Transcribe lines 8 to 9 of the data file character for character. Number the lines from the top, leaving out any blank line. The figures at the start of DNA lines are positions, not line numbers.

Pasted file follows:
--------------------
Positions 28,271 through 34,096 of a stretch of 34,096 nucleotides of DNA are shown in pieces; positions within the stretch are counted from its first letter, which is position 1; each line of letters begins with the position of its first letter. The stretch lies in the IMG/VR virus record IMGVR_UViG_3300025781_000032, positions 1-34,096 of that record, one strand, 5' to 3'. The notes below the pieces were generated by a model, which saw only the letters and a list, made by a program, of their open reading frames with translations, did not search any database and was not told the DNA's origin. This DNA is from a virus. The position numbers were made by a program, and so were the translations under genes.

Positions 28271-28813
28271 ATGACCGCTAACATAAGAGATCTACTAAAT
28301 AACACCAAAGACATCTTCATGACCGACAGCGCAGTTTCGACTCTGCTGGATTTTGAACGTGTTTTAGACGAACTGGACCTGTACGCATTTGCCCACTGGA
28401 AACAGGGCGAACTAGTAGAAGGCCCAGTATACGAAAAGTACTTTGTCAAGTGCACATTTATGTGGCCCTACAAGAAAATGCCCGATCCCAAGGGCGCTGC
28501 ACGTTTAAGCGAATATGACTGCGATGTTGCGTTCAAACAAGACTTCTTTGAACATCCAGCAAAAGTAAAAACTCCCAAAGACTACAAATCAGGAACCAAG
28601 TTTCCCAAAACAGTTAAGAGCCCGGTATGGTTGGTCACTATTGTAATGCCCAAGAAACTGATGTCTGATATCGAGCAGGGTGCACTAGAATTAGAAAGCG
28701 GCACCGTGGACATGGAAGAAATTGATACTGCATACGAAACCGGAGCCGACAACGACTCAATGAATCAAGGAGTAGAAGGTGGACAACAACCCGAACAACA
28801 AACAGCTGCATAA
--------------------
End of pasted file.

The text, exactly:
28701 GCACCGTGGACATGGAAGAAATTGATACTGCATACGAAACCGGAGCCGACAACGACTCAATGAATCAAGGAGTAGAAGGTGGACAACAACCCGAACAACA
28801 AACAGCTGCATAA